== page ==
Phaenyx fell over and sighed, utterly exhausted.

“Let’s face it,” Xyla said, “we’re not going to be able to break this wall.”

Ren nodded.  “Still, we shouldn’t just abandon Air-Lord Leanga.  I’ll go see if I can find help.”

He turned to leave when the sound of footsteps reached his ears.  Phaenyx sprang to his feet, exclaiming, “Another one?!  Well, maybe we can beat a key out of him or something.”

“You really think he’s going to drop a key when we beat him?” Xyla asked.

“That’s how it works in games.”

“This isn’t a game!”

Riken rounded the corner, hands raised.  “Fear not, young ones, I come in peace.”

“Yeah, that’s what they all say,” Phaenyx said.  “You just want us to let our guard down so you can take us out when we’re not looking!”

“Delightful as that sounds, I have no intention of doing so,” Riken said.  “I am here to free the Air-Lord.  After all, I am the only one who can.”

Ren carefully examined Riken.  Not much about his intentions could be guessed at, but he did seem like one who didn’t need to rely on underhanded tactics—if he wanted to defeat them, he could do it by attacking head-on.  Further, what about his claim that he came to rescue Leanga?  There was no reason to believe him, but if he was right, they needed to take the chance.  Leanga could very well be dead already.  If he wasn’t, the probability increased with every passing second.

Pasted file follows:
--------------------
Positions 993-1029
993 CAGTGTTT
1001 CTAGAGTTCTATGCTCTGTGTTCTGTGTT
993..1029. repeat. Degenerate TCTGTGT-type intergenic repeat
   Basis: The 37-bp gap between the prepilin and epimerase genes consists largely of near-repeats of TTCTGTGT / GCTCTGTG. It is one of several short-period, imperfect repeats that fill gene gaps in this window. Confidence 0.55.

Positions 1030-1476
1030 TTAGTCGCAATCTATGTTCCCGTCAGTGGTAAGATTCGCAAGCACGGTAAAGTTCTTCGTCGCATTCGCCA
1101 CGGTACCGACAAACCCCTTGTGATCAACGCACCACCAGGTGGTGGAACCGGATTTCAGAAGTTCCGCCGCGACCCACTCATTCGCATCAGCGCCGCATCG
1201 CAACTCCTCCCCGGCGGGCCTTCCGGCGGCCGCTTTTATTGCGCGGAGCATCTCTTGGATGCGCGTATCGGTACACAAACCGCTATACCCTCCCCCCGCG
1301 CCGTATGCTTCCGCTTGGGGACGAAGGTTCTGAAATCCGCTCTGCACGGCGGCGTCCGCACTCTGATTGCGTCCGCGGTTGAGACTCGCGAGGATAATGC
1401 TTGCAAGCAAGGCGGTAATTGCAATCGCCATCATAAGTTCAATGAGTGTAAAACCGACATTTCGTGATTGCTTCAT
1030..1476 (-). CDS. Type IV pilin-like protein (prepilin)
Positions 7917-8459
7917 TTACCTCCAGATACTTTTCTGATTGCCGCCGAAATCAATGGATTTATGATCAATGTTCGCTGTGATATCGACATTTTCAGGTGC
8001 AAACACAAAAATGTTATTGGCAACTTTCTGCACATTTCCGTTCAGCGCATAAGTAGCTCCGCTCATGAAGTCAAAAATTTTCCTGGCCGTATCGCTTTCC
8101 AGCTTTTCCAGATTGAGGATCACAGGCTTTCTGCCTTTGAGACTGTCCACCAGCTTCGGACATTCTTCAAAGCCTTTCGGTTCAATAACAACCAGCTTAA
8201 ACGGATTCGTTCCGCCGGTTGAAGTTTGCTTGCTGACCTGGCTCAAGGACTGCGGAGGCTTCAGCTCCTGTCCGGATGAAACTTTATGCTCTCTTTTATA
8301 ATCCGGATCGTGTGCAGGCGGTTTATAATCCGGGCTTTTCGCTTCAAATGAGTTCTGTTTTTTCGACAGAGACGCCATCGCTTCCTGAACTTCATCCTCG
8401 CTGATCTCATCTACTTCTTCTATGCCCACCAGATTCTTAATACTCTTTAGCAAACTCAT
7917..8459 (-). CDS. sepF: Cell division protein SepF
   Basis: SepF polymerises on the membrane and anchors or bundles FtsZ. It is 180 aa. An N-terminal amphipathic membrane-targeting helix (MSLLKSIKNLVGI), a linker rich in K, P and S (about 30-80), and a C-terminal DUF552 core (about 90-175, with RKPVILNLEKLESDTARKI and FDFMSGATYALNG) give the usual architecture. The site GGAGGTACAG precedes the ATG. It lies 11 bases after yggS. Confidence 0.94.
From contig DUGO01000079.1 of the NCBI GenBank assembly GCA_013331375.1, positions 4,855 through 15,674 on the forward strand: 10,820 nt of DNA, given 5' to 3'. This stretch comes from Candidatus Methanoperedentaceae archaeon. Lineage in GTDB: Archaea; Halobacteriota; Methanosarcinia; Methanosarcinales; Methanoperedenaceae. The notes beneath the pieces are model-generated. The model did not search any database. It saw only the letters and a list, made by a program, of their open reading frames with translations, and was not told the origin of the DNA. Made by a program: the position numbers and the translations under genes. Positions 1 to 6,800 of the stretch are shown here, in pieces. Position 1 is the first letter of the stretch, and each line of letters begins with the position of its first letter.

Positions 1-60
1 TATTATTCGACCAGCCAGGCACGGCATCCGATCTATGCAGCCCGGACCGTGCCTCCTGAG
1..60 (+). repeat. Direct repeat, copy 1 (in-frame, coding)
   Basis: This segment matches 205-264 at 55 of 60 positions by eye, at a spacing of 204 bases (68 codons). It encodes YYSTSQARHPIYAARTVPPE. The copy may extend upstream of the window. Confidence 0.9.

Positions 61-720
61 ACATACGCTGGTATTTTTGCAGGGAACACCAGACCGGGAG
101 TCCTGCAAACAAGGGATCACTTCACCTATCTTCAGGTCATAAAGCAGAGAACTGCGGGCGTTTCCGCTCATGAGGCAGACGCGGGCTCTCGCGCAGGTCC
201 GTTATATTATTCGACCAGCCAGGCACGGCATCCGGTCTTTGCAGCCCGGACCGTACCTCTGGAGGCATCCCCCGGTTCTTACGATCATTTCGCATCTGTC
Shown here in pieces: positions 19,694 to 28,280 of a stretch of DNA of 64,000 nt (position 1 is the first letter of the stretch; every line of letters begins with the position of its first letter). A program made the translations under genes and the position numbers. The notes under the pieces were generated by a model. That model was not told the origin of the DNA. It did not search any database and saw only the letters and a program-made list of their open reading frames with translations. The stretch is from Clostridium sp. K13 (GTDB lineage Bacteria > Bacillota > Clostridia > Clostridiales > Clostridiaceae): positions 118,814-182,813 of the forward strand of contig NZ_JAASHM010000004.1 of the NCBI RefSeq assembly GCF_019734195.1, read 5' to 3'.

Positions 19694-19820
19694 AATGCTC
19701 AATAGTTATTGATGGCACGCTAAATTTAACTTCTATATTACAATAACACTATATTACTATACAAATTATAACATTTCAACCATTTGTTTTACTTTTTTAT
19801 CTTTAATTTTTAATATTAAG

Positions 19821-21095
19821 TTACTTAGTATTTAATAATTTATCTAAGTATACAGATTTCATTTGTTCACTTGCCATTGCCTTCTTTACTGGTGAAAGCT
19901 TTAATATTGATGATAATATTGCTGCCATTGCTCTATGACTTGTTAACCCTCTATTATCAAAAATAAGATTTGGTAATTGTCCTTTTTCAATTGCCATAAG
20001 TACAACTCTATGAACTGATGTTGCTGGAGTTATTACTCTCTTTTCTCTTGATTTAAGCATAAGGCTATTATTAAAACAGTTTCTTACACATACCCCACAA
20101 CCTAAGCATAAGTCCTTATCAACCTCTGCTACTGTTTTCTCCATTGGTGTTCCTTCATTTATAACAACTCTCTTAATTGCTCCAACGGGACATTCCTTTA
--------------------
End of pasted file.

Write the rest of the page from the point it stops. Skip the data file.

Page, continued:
“Very well,” Ren said.  “Please, free the Air-Lord.”

Slowly, Riken drew his weapons and ran his blade along his shield’s strings, producing several short musical notes.  When it was over, the walls shifted around to reveal Leanga, who was desperately gasping for air.

Standing over him was a surprised Cell.  Locking his gaze on Riken, he said, “So…I take it this is our eviction notice?”

Using his Shadow Shift, Phaenyx grabbed Leanga and teleported them both to the rear of the chamber.

“I would recommend you take the Air-Lord elsewhere,” Riken said.  “I will join you shortly.”

As the children retreated with the Air-Lord in tow, Ren stopped and said, “Thank you.”

When he was gone, Riken turned to Cell.  “Surely you know how strong I am.”

“I’m not one to back down from a challenge,” Cell replied.